There are a large number of hearing aids and hearing aid brands available today, each with a wide variety of features, styles, sizes and prices. Selecting the right hearing aid for you depends on several factors, including the degree and affected frequencies of your hearing loss, personal preferences for style and size, the features that will work best for your lifestyle, and your budget. It is our hope that this web page will help you to get started on the road to better hearing.
Once you’ve done a little research on your own, the next step is to have your hearing evaluated by an audiologist. The audiologist will check your ability to hear soft sounds from very low frequencies (bass sounds) to very high frequencies (treble sounds). In addition, the audiologist will test your word understanding ability, check your ear canal and eardrum for wax or other abnormalities, and determine your tolerance for loud sounds. The results of the audiologic evaluation will determine the type and severity of hearing loss (i.e., nerve loss vs. conductive loss). If a medical condition is found, the audiologist will refer you to your physician or may recommend that you see an otolaryngologist (Ear, Nose and Throat physican). If hearing loss is present and no medical condition exists, the audiologist may recommend a hearing aid or aids.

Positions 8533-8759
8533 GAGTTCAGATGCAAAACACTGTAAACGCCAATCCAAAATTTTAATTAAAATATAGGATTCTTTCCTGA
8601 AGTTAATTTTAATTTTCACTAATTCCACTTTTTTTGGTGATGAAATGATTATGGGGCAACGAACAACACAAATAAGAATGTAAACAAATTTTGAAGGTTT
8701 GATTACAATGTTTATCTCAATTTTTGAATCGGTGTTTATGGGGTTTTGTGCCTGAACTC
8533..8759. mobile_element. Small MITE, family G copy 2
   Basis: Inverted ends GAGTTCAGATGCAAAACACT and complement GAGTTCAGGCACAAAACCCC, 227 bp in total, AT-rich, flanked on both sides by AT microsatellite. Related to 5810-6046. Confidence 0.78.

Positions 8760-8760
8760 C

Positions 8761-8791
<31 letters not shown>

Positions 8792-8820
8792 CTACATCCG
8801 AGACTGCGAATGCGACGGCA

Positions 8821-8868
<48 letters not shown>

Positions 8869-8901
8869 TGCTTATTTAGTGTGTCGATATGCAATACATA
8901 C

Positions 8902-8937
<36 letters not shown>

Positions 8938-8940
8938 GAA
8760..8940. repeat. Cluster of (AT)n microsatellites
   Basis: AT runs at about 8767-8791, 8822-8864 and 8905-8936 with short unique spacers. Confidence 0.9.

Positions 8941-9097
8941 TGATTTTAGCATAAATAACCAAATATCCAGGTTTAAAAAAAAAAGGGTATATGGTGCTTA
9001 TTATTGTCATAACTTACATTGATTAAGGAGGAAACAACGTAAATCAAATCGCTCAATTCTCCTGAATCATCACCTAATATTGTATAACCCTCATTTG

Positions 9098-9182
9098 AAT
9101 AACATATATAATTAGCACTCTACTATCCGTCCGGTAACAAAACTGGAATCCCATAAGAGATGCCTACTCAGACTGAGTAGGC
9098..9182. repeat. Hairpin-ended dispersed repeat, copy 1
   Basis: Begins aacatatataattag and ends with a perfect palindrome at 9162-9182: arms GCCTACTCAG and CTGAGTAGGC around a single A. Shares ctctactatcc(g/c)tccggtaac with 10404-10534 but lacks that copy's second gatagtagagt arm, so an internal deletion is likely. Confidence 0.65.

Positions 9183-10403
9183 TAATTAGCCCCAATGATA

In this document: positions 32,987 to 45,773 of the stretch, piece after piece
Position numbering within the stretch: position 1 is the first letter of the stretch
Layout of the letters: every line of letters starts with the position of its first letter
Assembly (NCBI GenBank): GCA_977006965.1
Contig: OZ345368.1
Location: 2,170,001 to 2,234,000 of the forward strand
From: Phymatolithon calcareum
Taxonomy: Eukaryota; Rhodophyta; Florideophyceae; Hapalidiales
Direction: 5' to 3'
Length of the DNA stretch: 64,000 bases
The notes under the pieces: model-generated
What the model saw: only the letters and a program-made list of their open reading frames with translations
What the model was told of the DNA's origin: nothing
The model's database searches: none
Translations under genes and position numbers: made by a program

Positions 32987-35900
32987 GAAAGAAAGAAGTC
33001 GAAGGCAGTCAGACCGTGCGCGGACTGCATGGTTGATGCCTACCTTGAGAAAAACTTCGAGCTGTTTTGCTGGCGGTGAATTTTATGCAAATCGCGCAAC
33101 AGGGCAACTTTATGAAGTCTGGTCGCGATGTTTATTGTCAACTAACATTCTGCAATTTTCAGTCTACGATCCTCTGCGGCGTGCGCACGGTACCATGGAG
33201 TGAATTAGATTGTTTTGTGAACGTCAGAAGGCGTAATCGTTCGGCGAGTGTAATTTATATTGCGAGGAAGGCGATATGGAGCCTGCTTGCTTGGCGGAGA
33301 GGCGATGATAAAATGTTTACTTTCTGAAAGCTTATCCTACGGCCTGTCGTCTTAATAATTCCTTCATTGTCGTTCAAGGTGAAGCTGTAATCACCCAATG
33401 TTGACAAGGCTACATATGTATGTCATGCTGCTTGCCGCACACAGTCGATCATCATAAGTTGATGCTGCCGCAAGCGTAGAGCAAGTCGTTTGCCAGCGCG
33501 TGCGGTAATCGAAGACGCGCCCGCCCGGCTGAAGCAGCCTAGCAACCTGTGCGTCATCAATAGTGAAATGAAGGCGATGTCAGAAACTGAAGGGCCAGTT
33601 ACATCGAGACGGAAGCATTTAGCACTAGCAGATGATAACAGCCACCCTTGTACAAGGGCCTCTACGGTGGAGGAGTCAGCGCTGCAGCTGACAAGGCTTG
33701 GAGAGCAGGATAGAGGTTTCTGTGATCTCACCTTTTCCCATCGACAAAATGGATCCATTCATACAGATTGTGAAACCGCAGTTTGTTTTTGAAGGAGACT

When choosing your audiologist, consider the following factors:
- Years of experience. Ask where and when the audiologist received his or her audiology degree. In addition, how long have they been in business at their present location?
- Is there a charge for the hearing evaluation? Some audiologists will charge for the test and others will not charge you for the test. The testing is determined by FDA and state standards and should be no different, regardless of whether you pay for the test or it is free. Your health insurance may pay for all or part of the hearing evaluation.
- Convenience. What are the office hours, how long does it typically take to get an appointment and is the office conveniently located to your home or workplace?
- Hearing aid brands. Some hearing professionals offer a “private label” whereas others offer multiple brands of hearing aids. The private labeled products are typically made by one of 4 or 5 major manufacturers, and may be “locked” meaning that you could be limited to a small number of offices that can program your hearing aids. An office that carries multiple product lines should offer more product choices, the latest technology, and more competitive prices.